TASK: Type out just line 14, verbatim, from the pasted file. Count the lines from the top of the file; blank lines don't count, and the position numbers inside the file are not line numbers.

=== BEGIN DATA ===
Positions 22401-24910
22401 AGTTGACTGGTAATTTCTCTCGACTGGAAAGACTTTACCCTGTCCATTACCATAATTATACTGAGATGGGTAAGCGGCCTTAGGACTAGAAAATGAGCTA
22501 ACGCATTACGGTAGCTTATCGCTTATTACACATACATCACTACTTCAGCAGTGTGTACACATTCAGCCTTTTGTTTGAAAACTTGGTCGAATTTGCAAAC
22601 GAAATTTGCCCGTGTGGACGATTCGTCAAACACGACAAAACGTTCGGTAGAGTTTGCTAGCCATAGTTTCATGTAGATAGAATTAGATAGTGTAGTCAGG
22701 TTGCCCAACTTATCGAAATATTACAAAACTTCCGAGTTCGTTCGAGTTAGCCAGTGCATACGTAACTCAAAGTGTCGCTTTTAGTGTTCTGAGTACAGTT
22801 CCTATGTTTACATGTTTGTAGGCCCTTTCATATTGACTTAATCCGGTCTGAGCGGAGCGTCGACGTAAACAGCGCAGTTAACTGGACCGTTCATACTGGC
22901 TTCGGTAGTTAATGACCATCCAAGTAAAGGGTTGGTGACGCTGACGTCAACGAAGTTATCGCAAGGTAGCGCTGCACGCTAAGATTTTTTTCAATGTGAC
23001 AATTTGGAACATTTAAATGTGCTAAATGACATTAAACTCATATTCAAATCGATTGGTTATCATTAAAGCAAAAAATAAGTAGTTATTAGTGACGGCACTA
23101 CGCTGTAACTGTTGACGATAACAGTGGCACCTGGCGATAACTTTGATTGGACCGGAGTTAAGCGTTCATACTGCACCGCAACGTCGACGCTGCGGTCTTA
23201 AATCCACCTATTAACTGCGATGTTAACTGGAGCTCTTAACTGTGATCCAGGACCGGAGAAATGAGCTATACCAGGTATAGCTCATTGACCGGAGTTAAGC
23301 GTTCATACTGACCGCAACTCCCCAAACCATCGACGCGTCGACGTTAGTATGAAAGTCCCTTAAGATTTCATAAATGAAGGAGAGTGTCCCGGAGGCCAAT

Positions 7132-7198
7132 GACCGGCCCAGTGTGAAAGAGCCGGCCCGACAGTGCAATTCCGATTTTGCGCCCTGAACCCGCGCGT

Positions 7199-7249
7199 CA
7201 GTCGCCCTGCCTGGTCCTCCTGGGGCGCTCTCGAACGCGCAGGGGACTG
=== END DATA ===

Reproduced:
Positions 7199-7249